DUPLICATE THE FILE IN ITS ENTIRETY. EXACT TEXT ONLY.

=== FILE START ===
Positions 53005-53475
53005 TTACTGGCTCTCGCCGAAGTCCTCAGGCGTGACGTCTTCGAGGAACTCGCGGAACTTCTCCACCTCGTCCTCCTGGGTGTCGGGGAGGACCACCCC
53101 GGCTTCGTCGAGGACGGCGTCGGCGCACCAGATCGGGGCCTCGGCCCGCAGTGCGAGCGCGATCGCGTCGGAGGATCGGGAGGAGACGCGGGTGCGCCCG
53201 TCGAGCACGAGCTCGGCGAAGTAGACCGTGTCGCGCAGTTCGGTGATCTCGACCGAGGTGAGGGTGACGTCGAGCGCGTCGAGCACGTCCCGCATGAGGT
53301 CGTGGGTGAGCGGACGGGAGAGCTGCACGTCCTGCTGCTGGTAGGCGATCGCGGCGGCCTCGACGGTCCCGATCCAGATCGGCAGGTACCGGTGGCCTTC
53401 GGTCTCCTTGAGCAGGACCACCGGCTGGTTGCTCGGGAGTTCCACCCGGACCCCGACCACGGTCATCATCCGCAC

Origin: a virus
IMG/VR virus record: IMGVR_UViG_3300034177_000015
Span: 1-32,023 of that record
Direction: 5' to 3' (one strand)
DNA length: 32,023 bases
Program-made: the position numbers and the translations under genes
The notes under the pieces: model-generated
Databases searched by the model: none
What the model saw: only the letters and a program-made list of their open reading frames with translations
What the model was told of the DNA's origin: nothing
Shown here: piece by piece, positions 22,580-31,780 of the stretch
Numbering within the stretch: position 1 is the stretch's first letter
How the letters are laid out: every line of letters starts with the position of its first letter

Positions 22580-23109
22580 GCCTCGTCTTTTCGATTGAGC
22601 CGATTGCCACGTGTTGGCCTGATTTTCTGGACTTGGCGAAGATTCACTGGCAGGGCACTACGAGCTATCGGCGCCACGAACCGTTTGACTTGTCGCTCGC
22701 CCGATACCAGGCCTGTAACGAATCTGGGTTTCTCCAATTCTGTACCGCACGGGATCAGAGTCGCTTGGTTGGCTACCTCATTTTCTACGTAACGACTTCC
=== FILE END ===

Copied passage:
Positions 53005-53475
53005 TTACTGGCTCTCGCCGAAGTCCTCAGGCGTGACGTCTTCGAGGAACTCGCGGAACTTCTCCACCTCGTCCTCCTGGGTGTCGGGGAGGACCACCCC
53101 GGCTTCGTCGAGGACGGCGTCGGCGCACCAGATCGGGGCCTCGGCCCGCAGTGCGAGCGCGATCGCGTCGGAGGATCGGGAGGAGACGCGGGTGCGCCCG
53201 TCGAGCACGAGCTCGGCGAAGTAGACCGTGTCGCGCAGTTCGGTGATCTCGACCGAGGTGAGGGTGACGTCGAGCGCGTCGAGCACGTCCCGCATGAGGT
53301 CGTGGGTGAGCGGACGGGAGAGCTGCACGTCCTGCTGCTGGTAGGCGATCGCGGCGGCCTCGACGGTCCCGATCCAGATCGGCAGGTACCGGTGGCCTTC
53401 GGTCTCCTTGAGCAGGACCACCGGCTGGTTGCTCGGGAGTTCCACCCGGACCCCGACCACGGTCATCATCCGCAC

Origin: a virus
IMG/VR virus record: IMGVR_UViG_3300034177_000015
Span: 1-32,023 of that record
Direction: 5' to 3' (one strand)
DNA length: 32,023 bases
Program-made: the position numbers and the translations under genes
The notes under the pieces: model-generated
Databases searched by the model: none
What the model saw: only the letters and a program-made list of their open reading frames with translations
What the model was told of the DNA's origin: nothing
Shown here: piece by piece, positions 22,580-31,780 of the stretch
Numbering within the stretch: position 1 is the stretch's first letter
How the letters are laid out: every line of letters starts with the position of its first letter

Positions 22580-23109
22580 GCCTCGTCTTTTCGATTGAGC
22601 CGATTGCCACGTGTTGGCCTGATTTTCTGGACTTGGCGAAGATTCACTGGCAGGGCACTACGAGCTATCGGCGCCACGAACCGTTTGACTTGTCGCTCGC
22701 CCGATACCAGGCCTGTAACGAATCTGGGTTTCTCCAATTCTGTACCGCACGGGATCAGAGTCGCTTGGTTGGCTACCTCATTTTCTACGTAACGACTTCC